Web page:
Days Inn Joiest Beijing
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- Free High-Speed Internet
- Room service
- Business Services
- Wheelchair accessibility
- Free parking
TripAdvisor Reviews Days Inn Joiest Beijing
Travel Blogs from Beijing
Let's say my midnight was noon time in Beijing, leaping ahead 12H. After 1400, an ample brekkie was served. An immigration card was handed out. Almost all the information sought therein is already supplied for the visa. Realized I had not copied by visa but the form says the passport has to be carried at all times.
Trav will probably want to kick back some beers but by 2200 [or earlier] I will only want some z's.It's 1520 and we have started the approach as the ground speed ...
... to see the Terracotta Warriors which were constructed in the Qin Dynasty to provide the then emperor an army for his afterlife. We found it interesting to see the impressive army of soldiers but at the same time it did not quite meet our expectations.
The expedition is majorly laid out explaining the various figures and in many cases (Pit 2 for example) you need a lot of imagination to work out what once was. Also we do ...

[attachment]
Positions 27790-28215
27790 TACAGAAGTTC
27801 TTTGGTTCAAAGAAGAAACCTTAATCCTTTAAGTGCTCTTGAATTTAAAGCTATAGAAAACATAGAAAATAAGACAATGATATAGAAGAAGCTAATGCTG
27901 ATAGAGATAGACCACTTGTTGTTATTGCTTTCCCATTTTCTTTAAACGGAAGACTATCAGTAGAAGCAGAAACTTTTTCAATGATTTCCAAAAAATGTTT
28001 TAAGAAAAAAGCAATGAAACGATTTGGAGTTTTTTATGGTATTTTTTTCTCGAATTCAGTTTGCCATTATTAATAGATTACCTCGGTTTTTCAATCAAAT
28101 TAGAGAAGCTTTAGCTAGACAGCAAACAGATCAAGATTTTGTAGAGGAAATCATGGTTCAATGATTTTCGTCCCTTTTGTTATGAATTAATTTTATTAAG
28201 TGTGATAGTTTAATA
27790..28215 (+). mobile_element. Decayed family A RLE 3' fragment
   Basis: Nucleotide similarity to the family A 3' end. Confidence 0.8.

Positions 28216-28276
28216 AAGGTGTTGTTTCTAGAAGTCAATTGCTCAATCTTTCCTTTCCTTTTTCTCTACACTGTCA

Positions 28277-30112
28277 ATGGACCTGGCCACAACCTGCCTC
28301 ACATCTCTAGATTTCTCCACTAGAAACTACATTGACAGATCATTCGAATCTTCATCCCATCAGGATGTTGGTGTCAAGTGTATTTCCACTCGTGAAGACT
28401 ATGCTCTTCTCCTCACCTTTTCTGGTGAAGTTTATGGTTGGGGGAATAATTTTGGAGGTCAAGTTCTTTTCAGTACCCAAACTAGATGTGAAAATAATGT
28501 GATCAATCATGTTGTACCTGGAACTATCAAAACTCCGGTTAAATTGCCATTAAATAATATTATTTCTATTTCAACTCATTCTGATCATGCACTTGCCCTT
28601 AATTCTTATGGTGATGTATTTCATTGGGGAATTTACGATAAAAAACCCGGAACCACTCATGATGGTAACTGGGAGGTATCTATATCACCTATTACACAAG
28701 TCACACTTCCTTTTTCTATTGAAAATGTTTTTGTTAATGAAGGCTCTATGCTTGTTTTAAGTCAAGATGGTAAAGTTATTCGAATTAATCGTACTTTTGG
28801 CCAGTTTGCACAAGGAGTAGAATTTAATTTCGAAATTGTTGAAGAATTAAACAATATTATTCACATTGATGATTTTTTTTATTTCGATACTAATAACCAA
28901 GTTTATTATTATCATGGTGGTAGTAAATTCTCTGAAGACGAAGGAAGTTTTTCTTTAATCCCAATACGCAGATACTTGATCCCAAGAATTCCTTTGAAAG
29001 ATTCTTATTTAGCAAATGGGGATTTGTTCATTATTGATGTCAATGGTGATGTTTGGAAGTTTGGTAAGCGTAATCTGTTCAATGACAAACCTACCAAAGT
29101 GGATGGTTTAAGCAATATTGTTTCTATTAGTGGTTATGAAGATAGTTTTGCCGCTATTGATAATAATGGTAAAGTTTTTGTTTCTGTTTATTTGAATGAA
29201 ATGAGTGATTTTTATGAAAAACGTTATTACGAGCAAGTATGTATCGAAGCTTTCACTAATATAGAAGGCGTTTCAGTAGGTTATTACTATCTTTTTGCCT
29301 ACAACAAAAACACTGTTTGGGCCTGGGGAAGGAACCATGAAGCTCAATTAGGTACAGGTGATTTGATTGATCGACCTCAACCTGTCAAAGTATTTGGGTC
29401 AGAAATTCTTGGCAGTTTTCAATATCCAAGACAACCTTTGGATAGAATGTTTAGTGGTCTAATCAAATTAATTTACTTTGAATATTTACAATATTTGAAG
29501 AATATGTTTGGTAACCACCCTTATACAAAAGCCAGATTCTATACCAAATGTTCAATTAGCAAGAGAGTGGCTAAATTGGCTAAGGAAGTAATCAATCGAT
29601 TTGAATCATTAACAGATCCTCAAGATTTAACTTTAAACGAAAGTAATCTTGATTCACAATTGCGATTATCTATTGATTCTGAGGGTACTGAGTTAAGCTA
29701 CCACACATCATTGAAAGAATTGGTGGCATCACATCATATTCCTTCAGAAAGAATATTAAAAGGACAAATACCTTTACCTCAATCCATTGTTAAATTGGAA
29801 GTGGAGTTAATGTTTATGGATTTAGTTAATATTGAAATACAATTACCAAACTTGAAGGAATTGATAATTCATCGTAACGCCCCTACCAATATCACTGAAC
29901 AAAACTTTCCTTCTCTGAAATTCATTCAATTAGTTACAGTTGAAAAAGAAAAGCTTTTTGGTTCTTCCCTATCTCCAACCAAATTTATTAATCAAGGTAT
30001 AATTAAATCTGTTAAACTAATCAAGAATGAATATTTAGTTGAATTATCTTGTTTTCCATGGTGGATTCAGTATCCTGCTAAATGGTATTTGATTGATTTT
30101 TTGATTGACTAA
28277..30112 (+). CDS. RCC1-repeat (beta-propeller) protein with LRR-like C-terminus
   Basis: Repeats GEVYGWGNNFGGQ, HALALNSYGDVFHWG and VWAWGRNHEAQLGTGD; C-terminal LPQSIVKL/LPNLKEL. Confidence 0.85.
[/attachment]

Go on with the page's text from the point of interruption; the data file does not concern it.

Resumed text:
... Asia and the legal actions behind visas. The third was a discussion about the future of corporate travel, hosted by Microsoft. I found the Chinese GDS very interesting. TravelSky is the only GDS in China. It is government owned. It was interesting to hear from Darcy, a travel manager from Houston, Texas, that their company has an issue with data and booking in China because they didn't have access to TravelSky, so they had to ...
... coordinated and synchronised, and looked very professional in their school uniforms. Each school in Beijing has a specialist art form, and Honglian Primary School's art form is Dance. There are fantastic displays along the corridor of the children performing 'The Small Crane' and other traditional dances.
Outside they had a small stage on which they had set up a microphone. With little warning we were ushered up the stairs where we had to give a short speech ...
... I went back to the hostel to retrieve my bag, which they’d kindly stored for me post check-out so that I wouldn’t have to carry it around all day. Then, I successfully hailed a taxi on the street (which I’d had difficulty with yesterday) and made sure I didn’t get ripped off via a couple of other new words I learned; dabiao (meter) and fapiao (receipt).
The cab took me to the massive and crowded Beijing West ...